RCE Greater Burlington Information on Bee Research

Hi RCE colleagues:
Please let me add the warm welcome of RCE Greater Burlington to the three new RCEs in the Americas!

 

Related to Philip’s suggestion above, I call to your attention (1)  the work of several of my colleagues at the University of Vermont (UVM) ’s Gund Institute for Ecological Economics (email below is from last summer) related to bees and especially bumblebees,  and (2) The Wild for Pollinators initiative in Vermont, which I joined by including the pollinator gardens in my own yard (see the hotline to their website); I expect that many other states and provinces in the Americas have similar initiatives.:

 

Best regards, Tom

 

1.  Gund Media Advisory 

 

Bee Experts For U.S. Pollinator Week

 

As National Pollinator Week approaches (June 20-26), University of Vermont researchers say urgent action is needed to preserve U.S. bees, noting that nearly a third of North American bumblebee species are in decline, and several are threatened with extinction. 

 

UVM scientists are available to discuss bee declines, including the causes, impacts on food, agriculture and the economy, species at risk, and bee-friendly practices.

 

Prof. Taylor Ricketts

University of Vermont

Gund Institute, Director

Rubenstein School of Environment and Natural Resources

Email: basil.waugh@uvm.edu (arrange interviews via Basil Waugh)

Tel: 802-656-8369

 

“Bees are critical to our food supply, our economy and our health,” says Taylor Ricketts, who helped map which U.S. regions are most at risk for wild bee declines. “Wild bees help pollinate two-thirds of our most important – and nutritious – crops, and contribute over $3 billion to the U.S. economy each year.”

 

Expert topics:

·         U.S. regions most at risk for wild bee losses

·         Bees’ importance to human nutrition and health

·         Bees value to the economy, food and nature

·         Causes of bee declines – and potential solutions

·         Foods (coffee, chocolate, key fruits and vegetables) that require pollination

·         How to promote healthy wild bees

 

Leif Richardson

Postdoctoral Researcher

University of Vermont

Gund Institute at UVM

Rubenstein School of Environment and Natural Resources

Email: leif.richardson@uvm.edu

Tel: 802-793-6446

 

“Greater bee declines could produce a troubling mismatch between bees and the important crops that need pollination to grow,” saysLeif Richardson, who co-authored a study in Science Magazine on bee declines from climate change. “That would mean higher food prices, reduced biodiversity and other troubles.”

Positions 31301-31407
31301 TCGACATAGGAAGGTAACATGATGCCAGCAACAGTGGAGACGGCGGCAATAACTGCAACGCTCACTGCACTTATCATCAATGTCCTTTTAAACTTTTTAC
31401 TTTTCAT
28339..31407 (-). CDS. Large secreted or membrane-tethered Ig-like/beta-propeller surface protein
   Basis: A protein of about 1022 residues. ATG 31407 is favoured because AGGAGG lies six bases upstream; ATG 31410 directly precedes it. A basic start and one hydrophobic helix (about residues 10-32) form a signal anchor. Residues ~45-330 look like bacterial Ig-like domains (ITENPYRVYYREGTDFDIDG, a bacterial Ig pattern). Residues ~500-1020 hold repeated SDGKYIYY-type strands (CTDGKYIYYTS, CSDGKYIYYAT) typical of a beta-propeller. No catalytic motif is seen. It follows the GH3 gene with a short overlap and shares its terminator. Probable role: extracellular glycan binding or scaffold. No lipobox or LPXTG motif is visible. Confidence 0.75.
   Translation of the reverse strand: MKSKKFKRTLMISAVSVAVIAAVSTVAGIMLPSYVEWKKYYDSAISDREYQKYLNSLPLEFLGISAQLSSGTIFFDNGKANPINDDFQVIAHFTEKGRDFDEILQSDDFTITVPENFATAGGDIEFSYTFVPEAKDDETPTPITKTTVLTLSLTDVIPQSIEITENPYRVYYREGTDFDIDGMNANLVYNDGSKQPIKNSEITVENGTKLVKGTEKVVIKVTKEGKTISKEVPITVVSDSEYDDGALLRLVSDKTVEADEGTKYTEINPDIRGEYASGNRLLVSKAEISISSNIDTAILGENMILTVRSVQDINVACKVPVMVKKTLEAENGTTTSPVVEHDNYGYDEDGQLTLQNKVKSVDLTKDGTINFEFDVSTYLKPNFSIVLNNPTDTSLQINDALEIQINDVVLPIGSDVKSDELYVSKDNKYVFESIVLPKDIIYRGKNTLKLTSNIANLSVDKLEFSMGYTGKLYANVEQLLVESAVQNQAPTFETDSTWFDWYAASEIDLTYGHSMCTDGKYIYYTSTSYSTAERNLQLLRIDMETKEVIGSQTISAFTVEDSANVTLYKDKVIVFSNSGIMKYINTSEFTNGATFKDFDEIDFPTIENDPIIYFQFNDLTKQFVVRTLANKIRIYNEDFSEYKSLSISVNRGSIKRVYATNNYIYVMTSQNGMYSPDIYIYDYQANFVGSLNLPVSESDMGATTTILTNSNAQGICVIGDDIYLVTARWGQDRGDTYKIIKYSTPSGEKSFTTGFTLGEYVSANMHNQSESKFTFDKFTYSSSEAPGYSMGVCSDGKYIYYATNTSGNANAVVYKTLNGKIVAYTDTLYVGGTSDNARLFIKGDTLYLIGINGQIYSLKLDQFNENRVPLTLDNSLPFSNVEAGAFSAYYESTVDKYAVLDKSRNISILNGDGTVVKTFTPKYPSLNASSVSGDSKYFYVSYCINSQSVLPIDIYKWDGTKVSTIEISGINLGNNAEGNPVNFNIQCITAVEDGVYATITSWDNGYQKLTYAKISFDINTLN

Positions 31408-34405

Expert Topics: 

·         How climate change is shrinking bumblebee habitats

·         Bees, such as Bombus affinis, being considered for the Endangered Species Act

·         Causes of bee declines, including neonicotinoid pesticides

·         How sick bumblebees “self-medicate” by seeking key plant chemicals

·         Food and plants that require pollination

·         How to promote healthy wild bees

 

Watch a video of UVM bee research in action.

 

Learn more about UVM efforts to stop global bee declines.

 

Follow the Gund Institute’s Twitter, Facebook and news alerts for National Pollinator Week research and experts.

 

Bee photos available upon request.

 

-- 

Basil Waugh
The Gund Institute
University of Vermont
Tel: 802.656.8369
Email: basil.waugh@uvm.edu
Website: uvm.edu/giee 
Facebook | Twitter

 

 

2.  Wild for Pollinators

Hi Tom, 

Welcome to the Wild for Pollinators initiative! Thank you for joining the movement to conserve the pollinators. Thank you for including such a thorough description of pollinator garden. It seems like you're doing a lotof great work. Educating your neighbors about your pollinator gardens is exactly what needs to be done to increase awareness and habitat for pollinators. 

Wild for Pollinators is a community-based initiative that raises awareness of the importance of pollinators and encourages the creation of more pollinator and beneficial insect habitat across Vermont. Visit the www.wildforpollinators.org[1] website find more resources on pollinators.

By joining the movement, you are pledging to the following: *I will either leave an area wild, create a container bed with plants selected to benefit pollinators, or create a landscape designed to benefit pollinators.* My site is equal to or larger than 5' by 15’. *Pesticides, fungicides, and herbicides will not be applied to the site. *I will put up a Wild For Pollinator sign in front of my site.

We will be sending you a Wild for Pollinators sign to put up at your site to help spread awareness of the pollinator problem and proudly show that you have gone “Wild for Pollinators.” Please send us back a picture of you with the sign in front of your pollinator habitat!

Please feel free to contact me if you have any questions.

Best regards, Lily Myers www.vcgn.org

[1] http://www.wildforpollinators.org

Wild For Pollinators Intern 

Vermont Community Garden Network 

12 North Street #5 | Burlington, Vermont  05401

Office: 802-861-4769 | Cell: (802) 661-8609
Email: lily@vcgn.org

 

 

Thomas R. Hudspeth

Professor Emeritus of Environmental Studies and Natural Resources 
Fellow, Gund Institute for Ecological Economics
University of Vermont
Environmental Program and Rubenstein School of Environment and Natural Resources

Co-coordinator, Greater Burlington Sustainability Education Network/Regional Center of Expertise (RCE) on Education for Sustainable Development
802-578-7792  FAX: 802-656-8015
http://www.uvm.edu/rsenr/profiles/thomas_hudspeth

http://www.uvm.edu/envprog/people/thomas-hudspeth

http://www.uvm.edu/~rcegb

Thomas.Hudspeth@uvm.edu